The yellow boats, radio towers and squadrons of the Australian Volunteer Coast Guard are a reassuring presence on the coastlines and waterways of Queensland, Victoria, South Australia and the Northern Territory.
Between January 2016 and January 2017, the 3,000 Coast Guard volunteers were kept busy undertaking over 7,700 ‘activations’ but, like many of the boaties who are lucky enough not to have required the Coast Guard’s services, I’ve been blissfully unaware of exactly how the Coast Guard go about providing their search and rescue services.
So, in an effort to learn a little more about the volunteers who keep a watchful eye on us, I caught up with electronics technician Marcus Grinblat at the Sandringham Coast Guard squadron and asked him how he got involved.
‘My family had a boat and went out in that fairly often,’ he explains, ‘but I wasn’t particularly interested in fishing. We just happened to be off Mt Eliza and saw a Coast Guard boat go past. I was probably 8 or 9, and I thought that might be something interesting to do.’
Marcus signed up as a cadet in 1971 and has been involved for nearly 50 years since, working his way up to his current role, in charge of communication for Coast Guard Victoria.
He explains that Coast Guard volunteers are expected to undertake significant industry-based training and serve a 6-month provisional term before becoming full members. Many of the land-bound radio operators even undertake sea survival courses so they understand what it might be like on the other end of the radio.
As for a typical day on the water, well, ‘you come on at 8 am and head off at sunset,’ says Marcus. ‘You do a bit of housekeeping, check the weather, then on the boat, really the training starts there.
Crew members run through the opening up procedure, double check, triple check, do an inventory of the equipment, check that it’s all working, which also reinforces where it all is if they’ve got to get it quickly.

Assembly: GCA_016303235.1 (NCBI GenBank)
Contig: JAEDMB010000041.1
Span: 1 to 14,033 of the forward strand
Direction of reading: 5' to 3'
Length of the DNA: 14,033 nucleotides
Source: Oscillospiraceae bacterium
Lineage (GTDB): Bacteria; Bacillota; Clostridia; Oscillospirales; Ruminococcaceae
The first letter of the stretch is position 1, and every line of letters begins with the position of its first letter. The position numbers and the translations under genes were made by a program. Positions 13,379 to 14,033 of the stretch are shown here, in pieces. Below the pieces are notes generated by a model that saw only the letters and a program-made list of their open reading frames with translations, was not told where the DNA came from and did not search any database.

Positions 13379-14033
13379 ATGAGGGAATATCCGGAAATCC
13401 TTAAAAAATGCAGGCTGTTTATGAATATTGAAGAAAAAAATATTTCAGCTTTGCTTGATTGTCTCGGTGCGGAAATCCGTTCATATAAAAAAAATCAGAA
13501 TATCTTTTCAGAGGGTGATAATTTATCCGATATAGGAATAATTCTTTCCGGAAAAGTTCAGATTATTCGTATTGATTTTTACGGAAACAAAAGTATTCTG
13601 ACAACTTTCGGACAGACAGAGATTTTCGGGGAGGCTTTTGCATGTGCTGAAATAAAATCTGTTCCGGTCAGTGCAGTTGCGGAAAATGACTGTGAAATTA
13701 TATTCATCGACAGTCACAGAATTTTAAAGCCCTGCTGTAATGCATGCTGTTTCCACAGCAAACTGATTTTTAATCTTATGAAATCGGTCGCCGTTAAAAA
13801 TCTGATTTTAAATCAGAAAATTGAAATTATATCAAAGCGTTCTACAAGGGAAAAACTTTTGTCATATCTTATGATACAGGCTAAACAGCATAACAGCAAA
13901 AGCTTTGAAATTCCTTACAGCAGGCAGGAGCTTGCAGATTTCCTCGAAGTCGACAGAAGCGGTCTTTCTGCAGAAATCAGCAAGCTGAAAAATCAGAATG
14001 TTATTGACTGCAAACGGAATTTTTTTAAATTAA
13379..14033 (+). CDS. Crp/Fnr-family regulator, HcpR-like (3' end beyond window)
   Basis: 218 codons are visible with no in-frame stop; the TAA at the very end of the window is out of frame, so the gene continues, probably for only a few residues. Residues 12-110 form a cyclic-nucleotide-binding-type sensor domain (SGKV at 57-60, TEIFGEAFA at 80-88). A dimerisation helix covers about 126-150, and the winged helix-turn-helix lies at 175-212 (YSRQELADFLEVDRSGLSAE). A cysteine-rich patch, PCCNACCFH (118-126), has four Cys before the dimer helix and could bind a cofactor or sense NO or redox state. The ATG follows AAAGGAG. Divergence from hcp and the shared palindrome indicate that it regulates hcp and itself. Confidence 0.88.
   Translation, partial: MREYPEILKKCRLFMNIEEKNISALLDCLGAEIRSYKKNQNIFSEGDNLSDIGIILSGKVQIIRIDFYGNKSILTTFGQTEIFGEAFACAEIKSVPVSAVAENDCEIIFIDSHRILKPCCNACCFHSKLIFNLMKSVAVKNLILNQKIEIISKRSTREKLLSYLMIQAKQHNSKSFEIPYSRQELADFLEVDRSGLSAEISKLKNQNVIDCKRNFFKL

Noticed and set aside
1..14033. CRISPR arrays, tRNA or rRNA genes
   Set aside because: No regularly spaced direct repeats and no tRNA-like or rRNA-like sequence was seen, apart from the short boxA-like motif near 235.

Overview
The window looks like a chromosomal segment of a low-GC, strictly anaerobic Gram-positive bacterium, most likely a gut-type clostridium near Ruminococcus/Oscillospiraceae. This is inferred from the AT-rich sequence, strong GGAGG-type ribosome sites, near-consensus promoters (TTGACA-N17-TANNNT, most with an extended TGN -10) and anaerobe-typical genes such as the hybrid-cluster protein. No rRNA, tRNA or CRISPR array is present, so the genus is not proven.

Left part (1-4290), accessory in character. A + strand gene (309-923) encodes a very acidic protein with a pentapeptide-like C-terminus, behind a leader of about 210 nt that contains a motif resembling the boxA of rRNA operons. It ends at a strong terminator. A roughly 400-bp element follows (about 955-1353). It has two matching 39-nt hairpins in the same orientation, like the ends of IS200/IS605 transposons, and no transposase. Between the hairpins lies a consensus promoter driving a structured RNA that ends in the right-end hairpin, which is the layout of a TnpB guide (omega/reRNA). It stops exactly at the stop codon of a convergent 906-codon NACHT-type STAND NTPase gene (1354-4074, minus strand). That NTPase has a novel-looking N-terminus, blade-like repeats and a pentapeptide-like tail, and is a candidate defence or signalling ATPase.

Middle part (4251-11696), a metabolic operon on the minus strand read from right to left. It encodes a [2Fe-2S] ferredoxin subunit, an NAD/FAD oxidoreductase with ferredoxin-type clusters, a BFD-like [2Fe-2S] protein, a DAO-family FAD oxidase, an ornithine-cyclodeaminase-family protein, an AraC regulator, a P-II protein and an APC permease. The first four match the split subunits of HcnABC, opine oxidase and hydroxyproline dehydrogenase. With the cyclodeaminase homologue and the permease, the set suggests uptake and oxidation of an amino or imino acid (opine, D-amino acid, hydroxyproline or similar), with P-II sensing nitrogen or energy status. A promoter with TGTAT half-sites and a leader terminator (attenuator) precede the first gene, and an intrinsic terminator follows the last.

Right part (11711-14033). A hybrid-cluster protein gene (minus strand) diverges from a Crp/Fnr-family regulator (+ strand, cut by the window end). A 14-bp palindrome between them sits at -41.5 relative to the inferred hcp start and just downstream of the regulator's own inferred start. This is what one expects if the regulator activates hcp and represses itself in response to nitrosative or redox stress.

By that time, you probably have a cup of coffee, then head out and do some training. Each member has a task book, so they’ll run through it, note the drills undertaken.
October is the busiest month because people get their boats out, they haven’t used them for a long time. The footy is finished, they think about going boating, and they get them out and they’ve got bad batteries and stale fuel.’
I’m happy to hear that the majority of call outs are not for yachts, who Marcus says are typically pretty good at getting themselves out of trouble. Although when a yacht does call for help, it is often for a serious incident such as a medical emergency.
In fact, Marcus goes on to tell me that the Coast Guard is sometimes required to retrieve dead bodies from the water. ‘You don’t get used to it, but you do accept it,’ he tells me. ‘If the police boat is in the area, we just stand by and let them do it, it saves a lot of paperwork, and having to take time off to appear in the Coroner’s Court.’
I ask Marcus what boaties should be doing to make the lives of Coast Guard volunteers easier, and he urges boaties to check their batteries and fuel, telling me that bad batteries, bad fuel or insufficient fuel are the most common causes of breakdowns.
For those boaties who don’t have time to volunteer, a great way to support the Coast Guard is to make use of the radio or marine license courses they operate.
Marcus also encourages boaties to download the Coast Guard’s SafeTrx App, an easy way for boaties to log and have their trips monitored within phone range.
The Australian Volunteer Coast Guard operates in Queensland, the Northern Territory, South Australia and Victoria, while Marine Rescue looks after New South Wales. A number of other independent marine rescue services also operate around the country.